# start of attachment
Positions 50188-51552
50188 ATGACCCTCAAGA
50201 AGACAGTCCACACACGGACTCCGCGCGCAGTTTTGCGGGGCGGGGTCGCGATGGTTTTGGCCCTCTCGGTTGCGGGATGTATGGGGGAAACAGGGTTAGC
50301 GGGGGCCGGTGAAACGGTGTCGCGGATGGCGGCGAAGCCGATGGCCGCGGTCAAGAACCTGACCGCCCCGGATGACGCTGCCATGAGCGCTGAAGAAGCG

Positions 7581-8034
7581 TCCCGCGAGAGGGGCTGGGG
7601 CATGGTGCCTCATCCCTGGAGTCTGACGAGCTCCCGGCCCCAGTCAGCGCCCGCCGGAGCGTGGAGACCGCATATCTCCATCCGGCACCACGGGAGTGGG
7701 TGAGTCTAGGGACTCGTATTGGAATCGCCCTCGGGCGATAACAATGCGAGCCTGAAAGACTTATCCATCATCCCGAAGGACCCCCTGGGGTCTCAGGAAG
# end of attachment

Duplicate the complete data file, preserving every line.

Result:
Positions 50188-51552
50188 ATGACCCTCAAGA
50201 AGACAGTCCACACACGGACTCCGCGCGCAGTTTTGCGGGGCGGGGTCGCGATGGTTTTGGCCCTCTCGGTTGCGGGATGTATGGGGGAAACAGGGTTAGC
50301 GGGGGCCGGTGAAACGGTGTCGCGGATGGCGGCGAAGCCGATGGCCGCGGTCAAGAACCTGACCGCCCCGGATGACGCTGCCATGAGCGCTGAAGAAGCG

Positions 7581-8034
7581 TCCCGCGAGAGGGGCTGGGG
7601 CATGGTGCCTCATCCCTGGAGTCTGACGAGCTCCCGGCCCCAGTCAGCGCCCGCCGGAGCGTGGAGACCGCATATCTCCATCCGGCACCACGGGAGTGGG
7701 TGAGTCTAGGGACTCGTATTGGAATCGCCCTCGGGCGATAACAATGCGAGCCTGAAAGACTTATCCATCATCCCGAAGGACCCCCTGGGGTCTCAGGAAG